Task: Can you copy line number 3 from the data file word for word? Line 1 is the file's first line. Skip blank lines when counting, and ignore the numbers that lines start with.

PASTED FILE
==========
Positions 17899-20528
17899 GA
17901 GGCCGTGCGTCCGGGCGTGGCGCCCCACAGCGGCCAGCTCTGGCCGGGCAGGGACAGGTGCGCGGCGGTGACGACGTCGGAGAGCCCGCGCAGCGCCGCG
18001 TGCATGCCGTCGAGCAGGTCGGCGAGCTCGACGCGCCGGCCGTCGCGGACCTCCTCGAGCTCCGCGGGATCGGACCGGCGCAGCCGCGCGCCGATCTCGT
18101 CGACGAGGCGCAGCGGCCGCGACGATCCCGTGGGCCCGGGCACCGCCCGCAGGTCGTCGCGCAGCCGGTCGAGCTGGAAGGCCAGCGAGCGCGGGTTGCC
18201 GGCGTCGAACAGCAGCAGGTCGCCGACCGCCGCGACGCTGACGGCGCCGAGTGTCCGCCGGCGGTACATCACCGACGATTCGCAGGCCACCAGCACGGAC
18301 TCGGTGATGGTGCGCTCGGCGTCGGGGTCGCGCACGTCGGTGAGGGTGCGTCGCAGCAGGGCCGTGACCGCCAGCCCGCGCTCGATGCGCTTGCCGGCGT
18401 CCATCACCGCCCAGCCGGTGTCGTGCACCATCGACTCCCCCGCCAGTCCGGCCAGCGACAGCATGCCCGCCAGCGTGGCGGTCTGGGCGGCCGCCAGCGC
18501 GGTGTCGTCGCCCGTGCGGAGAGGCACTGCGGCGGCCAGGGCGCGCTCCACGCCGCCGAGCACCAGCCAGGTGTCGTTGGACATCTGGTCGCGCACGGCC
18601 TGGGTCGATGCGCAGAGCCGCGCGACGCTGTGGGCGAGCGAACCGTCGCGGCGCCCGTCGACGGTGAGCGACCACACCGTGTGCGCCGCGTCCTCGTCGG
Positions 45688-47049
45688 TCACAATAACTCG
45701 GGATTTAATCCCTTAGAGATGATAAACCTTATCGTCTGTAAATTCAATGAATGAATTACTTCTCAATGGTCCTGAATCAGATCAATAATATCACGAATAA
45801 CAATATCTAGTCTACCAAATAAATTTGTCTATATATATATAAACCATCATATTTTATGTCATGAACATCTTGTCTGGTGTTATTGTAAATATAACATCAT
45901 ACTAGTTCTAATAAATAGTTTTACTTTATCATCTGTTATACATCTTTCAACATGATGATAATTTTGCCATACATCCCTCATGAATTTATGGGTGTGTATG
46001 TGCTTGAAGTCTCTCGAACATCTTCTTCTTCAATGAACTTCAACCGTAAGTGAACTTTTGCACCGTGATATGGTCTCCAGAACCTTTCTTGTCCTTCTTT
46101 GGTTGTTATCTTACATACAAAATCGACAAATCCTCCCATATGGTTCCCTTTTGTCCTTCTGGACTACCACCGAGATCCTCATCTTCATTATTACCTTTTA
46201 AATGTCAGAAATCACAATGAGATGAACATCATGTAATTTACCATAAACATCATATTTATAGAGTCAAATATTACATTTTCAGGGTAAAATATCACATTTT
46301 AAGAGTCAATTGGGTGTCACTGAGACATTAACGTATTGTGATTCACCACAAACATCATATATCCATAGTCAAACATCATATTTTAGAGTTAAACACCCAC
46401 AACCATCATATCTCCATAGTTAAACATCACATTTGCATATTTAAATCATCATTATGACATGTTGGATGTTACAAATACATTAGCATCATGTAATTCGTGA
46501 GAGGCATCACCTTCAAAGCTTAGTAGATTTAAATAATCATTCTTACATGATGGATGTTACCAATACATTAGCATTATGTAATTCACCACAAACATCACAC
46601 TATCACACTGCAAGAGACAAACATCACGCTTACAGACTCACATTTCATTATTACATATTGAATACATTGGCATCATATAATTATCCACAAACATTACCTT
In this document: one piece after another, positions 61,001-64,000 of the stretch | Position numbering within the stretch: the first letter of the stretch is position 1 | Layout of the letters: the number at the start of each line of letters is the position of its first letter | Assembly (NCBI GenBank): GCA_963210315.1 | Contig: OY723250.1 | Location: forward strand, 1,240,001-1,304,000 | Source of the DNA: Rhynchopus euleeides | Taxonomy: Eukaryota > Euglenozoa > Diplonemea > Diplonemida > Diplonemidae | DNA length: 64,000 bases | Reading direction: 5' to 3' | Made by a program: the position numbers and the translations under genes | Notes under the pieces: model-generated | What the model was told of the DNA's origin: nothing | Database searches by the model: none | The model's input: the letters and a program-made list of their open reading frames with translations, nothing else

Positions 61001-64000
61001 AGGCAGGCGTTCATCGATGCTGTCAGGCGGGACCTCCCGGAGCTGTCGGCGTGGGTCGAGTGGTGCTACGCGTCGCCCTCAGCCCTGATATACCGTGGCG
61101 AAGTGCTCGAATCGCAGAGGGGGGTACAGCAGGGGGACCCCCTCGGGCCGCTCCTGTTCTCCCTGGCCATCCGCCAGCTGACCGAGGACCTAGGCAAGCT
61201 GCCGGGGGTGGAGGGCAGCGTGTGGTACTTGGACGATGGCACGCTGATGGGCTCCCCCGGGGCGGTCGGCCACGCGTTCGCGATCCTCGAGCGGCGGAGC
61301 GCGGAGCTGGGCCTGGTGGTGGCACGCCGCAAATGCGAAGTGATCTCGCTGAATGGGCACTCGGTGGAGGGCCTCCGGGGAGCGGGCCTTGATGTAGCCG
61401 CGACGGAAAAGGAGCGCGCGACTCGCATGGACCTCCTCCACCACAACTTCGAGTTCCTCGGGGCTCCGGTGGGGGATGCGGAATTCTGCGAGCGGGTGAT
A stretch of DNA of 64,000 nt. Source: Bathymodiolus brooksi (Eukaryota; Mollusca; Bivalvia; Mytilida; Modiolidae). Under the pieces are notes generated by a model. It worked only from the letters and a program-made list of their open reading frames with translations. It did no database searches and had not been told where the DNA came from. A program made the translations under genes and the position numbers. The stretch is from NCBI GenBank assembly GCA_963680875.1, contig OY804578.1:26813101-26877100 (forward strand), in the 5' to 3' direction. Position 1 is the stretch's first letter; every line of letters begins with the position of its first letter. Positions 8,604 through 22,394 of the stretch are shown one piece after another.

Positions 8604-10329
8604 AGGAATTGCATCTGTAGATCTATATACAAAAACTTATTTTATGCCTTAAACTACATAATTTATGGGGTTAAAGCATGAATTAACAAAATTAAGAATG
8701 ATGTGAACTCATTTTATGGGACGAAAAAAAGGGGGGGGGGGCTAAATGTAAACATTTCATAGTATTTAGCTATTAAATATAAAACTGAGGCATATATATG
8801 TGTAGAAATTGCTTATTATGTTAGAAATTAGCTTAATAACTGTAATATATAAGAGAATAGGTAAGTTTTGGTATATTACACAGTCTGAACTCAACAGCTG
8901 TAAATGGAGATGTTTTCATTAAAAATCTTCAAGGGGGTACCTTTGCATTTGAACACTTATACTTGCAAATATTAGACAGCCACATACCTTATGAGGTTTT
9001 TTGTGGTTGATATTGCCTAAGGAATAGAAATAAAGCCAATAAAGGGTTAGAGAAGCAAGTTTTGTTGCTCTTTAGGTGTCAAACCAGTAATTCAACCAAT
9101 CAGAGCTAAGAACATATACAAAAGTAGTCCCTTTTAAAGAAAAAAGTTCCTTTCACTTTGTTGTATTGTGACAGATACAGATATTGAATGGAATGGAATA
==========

17901 GGCCGTGCGTCCGGGCGTGGCGCCCCACAGCGGCCAGCTCTGGCCGGGCAGGGACAGGTGCGCGGCGGTGACGACGTCGGAGAGCCCGCGCAGCGCCGCG